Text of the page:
The Austrians and the Swan: Birds of a Different Feather by Mark Spitznagel

From The Austrians and the Swan: Birds of a Different Feather by Mark Spitznagel:

To the Austrians, the [economic] process is decidedly non-random, but operates (though in a non-deterministic way, of course) under the incentives of entrepreneurial “error-correction” in the economy. In a never ending series of steps, entrepreneurs homeostatically correct natural market “maladjustments” (as well as distinctly unnatural ones) back to what the Austrians call the evenly rotating economy.

Spitznagel is making the case that the Austrian economists treat the economy as a dynamical system. Rather than a wild beast to be mechanically broken and tamed, it is a quasicyclical system like an ecosystem. This system has attractor states, one of which is runaway inflation.

The underlying, critical point made is this: neoclassical general equilibrium assumes a static world-view. This assumption is wrong. The world is most definitely not static; rather, it is extremely dynamic and changing.

Entrepreneurs are perennially correcting these maladjustments back toward the “evenly rotating economy” (ERE). The ERE is similar to the neoclassical equilibrium but instead of being an actual state that the economy exists in, the ERE is more like a limit to which the economic process approaches.

“A firm earns entrepreneurial profits when its return is more than interest, suffers entrepreneurial losses when its return is less…there are no entrepreneurial profits or losses in the ERE.”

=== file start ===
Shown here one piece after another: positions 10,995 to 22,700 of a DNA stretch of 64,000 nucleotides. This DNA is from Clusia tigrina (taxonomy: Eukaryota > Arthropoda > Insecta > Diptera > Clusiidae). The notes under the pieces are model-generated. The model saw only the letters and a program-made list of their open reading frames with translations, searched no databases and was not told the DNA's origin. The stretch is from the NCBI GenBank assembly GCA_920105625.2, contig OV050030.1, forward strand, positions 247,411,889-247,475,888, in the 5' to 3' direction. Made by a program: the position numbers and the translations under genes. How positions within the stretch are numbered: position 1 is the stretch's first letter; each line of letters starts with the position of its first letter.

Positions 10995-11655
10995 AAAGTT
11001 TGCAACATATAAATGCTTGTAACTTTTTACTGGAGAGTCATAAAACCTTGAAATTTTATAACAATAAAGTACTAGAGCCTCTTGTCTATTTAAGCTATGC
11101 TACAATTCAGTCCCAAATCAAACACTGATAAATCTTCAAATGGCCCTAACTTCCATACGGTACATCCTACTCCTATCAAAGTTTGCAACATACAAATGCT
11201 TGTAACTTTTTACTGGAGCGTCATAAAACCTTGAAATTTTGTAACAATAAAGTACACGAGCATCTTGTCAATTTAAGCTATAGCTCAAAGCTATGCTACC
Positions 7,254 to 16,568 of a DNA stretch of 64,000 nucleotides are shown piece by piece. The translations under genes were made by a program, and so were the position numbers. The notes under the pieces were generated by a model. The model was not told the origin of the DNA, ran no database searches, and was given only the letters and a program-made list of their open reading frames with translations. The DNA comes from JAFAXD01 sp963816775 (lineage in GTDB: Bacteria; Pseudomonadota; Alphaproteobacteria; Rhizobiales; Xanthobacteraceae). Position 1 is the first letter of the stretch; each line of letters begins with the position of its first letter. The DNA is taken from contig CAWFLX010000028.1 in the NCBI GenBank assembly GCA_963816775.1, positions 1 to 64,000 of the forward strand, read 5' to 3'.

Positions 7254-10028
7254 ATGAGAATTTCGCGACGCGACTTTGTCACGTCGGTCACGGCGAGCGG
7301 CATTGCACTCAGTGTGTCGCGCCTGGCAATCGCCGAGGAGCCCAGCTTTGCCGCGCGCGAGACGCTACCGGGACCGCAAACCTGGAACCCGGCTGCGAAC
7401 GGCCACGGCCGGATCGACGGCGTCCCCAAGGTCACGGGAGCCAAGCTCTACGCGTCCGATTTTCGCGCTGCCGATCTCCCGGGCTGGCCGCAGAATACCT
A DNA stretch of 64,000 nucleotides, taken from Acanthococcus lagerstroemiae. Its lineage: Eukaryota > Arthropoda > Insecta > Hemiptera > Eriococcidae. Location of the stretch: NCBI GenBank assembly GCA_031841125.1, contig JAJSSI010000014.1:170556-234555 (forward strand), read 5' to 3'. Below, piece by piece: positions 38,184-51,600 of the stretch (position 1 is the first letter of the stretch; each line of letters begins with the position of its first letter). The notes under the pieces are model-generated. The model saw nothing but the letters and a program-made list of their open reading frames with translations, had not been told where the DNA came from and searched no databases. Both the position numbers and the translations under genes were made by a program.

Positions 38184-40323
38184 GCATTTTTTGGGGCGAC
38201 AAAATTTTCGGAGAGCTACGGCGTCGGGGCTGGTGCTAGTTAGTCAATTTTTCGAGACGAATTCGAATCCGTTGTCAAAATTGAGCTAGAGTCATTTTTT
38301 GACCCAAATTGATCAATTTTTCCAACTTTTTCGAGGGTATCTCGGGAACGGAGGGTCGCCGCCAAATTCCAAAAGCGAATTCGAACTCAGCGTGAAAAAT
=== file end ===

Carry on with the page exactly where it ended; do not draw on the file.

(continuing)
So the economic process is defined entirely by the cycle of entrepreneurial profits and losses. This is like a natural wealth-transfer program as some entrepreneurs profit, and some lose.

On the other hand, non-Austrian economists treat the world as static, homogenous, and decidedly not-complex (that’s “complex” as in non-linear). This simplistic perspective drives decisions in interest-rate changes.

When a central bank lowers interest rates, what essentially happens is a dislocation in the market’s ability to coordinate production.

“Coordinating production” sounds to me like a property of a self-organizing system, it would be interesting to see what the Austrians could add to the topic. DeLanda’s work deals with how societies self-organize (urbanity), and markets are a natural ingredient in societies. A search on arXiv turns up a lot of math work on this subject.

as Rothbard noted, “the stock market is the market in the prices of titles to capital,”

There is more in this about the dynamics of savings, interest rates, and replacement value, but without some graphical or equational representation of what he’s trying to say I can’t understand it.

Links and further reading to do:






Leave a Reply

Your email address will not be published. Required fields are marked *